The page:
Microsoft have announced a raft of new security features for Windows 11 – aimed squarely at the new trend of hybrid working.
With millions of users working remotely post-Covid, the enhancements largely focus on hardware security and identity protection, as end-user devices access ever more cloud-resources from a broader range of working environments.
‘Microsoft Pluton’ is the name of a new security processor integrated into CPUs on devices shipping with the new operating system – an App Control feature designed to prevent untrusted apps from running, block the theft of user credentials, and counter dangers from outdated drivers.
As we’ve noted before, Pluton (like Windows 11 itself) also relies upon Trusted Platform Module (TPM) technology to fire up a PC securely – but some TPM chips remain vulnerable to encryption keys being intercepted between components. Pluton devices are expected to close off that weakness, preventing this kind of hardware attack.
Smart App Control
As many predicted, Application Management begins taking centre-stage in 2022, as bigger organisations seek to prevent users introducing rogue software into their IT infrastructure (or worse, introducing it back into the company network themselves.)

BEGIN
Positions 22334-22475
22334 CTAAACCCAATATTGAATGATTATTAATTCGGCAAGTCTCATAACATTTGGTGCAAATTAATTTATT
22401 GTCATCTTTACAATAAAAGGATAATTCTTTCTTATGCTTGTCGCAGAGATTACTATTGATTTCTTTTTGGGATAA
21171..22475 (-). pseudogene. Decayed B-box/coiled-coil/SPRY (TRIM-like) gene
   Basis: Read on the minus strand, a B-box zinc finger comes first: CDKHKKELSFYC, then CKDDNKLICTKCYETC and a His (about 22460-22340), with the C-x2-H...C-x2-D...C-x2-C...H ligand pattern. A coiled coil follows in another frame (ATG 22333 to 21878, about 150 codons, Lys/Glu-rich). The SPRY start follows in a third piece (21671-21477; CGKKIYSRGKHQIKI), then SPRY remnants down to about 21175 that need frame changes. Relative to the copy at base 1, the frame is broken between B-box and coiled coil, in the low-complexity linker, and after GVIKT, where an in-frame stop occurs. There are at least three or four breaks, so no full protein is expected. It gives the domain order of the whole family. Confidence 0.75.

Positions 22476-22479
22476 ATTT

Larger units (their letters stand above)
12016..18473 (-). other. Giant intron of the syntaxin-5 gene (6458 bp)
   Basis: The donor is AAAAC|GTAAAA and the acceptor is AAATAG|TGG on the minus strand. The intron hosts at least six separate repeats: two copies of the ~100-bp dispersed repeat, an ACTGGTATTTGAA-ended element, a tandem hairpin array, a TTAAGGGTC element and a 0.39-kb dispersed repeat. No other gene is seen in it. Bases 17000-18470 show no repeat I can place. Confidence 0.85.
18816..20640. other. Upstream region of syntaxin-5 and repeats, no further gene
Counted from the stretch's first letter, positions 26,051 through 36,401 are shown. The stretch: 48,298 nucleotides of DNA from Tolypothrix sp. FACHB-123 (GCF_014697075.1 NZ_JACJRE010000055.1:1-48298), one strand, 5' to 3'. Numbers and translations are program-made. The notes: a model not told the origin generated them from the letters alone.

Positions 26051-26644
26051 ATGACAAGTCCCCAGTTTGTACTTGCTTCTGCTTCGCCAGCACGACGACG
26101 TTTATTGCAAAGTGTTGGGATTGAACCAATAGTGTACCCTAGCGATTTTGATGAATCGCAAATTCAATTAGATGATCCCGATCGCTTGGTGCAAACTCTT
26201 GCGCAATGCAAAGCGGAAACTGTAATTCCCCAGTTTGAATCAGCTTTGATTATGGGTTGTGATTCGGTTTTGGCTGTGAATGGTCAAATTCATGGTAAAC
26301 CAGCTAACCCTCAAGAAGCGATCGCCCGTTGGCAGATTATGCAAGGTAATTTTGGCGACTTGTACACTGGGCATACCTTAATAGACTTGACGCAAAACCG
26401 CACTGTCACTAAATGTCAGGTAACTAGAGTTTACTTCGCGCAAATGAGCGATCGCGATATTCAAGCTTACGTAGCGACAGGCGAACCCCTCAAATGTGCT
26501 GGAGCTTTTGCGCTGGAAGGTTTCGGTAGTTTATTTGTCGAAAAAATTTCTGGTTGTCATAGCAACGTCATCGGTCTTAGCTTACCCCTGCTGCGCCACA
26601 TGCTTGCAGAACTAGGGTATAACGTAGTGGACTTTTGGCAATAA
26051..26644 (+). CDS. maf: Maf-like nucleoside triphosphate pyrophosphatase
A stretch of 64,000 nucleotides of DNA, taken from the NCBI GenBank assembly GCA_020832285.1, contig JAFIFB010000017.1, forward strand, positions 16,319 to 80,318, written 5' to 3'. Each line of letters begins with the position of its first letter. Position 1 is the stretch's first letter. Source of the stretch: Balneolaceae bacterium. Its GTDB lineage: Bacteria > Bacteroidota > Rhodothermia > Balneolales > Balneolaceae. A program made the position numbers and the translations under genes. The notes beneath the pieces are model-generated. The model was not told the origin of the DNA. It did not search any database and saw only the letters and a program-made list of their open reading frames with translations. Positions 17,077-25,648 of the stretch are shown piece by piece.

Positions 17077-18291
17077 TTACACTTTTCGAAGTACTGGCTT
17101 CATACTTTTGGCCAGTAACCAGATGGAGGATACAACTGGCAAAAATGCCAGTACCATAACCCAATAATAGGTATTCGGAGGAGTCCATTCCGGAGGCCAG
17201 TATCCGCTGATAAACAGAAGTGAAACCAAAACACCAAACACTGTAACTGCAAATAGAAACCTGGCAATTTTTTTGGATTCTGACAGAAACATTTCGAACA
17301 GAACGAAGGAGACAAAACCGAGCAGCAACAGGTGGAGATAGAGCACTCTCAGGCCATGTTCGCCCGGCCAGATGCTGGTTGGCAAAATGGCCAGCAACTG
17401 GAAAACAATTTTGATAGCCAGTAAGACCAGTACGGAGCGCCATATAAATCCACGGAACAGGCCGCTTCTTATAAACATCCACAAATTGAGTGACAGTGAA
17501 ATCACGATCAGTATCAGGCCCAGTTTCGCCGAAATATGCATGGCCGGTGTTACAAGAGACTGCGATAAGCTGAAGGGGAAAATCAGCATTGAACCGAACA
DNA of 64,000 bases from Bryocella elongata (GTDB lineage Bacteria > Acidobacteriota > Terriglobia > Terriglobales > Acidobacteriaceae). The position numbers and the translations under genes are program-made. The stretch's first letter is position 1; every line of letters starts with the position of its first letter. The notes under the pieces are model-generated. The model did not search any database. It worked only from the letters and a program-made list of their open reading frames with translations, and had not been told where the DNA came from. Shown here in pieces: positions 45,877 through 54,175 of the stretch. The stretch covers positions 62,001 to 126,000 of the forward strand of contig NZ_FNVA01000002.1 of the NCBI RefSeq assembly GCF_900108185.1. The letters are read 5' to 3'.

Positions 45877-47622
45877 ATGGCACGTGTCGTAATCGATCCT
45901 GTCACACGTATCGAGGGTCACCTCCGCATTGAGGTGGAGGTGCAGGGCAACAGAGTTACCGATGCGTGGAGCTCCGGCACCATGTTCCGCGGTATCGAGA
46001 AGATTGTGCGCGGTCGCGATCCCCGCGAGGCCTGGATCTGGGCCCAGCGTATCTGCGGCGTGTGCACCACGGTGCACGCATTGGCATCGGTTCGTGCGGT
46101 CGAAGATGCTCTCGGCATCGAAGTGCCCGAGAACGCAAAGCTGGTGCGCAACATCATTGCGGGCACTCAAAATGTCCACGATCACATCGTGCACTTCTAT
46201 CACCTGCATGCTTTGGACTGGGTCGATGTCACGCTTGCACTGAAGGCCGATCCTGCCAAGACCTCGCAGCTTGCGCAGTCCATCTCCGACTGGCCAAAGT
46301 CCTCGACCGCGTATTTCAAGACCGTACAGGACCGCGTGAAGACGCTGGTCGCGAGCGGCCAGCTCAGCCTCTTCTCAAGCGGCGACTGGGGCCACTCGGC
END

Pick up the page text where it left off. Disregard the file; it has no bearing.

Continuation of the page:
Smart App Control blocks unsigned or suspicious apps at the OS level, and will receive regular updates daily.
However – it’s worth noting this core feature only applies to newly shipped devices – so even those who adopted Windows 11 early would have to complete a full operating system reinstall to ensure Smart App is live.
Microsoft Defender SmartScreen
SmartScreen helps protect identity by alerting the user if they’ve begun interacting with a known malicious application, fake or hacked website – with the added advantage that the safeguard is pre-installed for all users.
Microsoft are keen to demonstrate SmartScreen’s record of success elsewhere – blocking nearly 26 billion brute force attacks on Microsoft Azure Active Directory, and nearly 36 billion phishing emails that were intercepted by Microsoft 365, last year alone.
Another ‘by default’ upgrade – Credential Guard isolates really important system secrets in a way that is designed to stop ‘pass the hash’ style attacks where a hacker is able to use the encrypted version of a password to gain entry, and (Microsoft claim) can even prevent malicious applications that have somehow obtained Admin-user privileges on their device from accessing those secrets.
You can discover the full list of the security enhancements coming to Windows 11 here.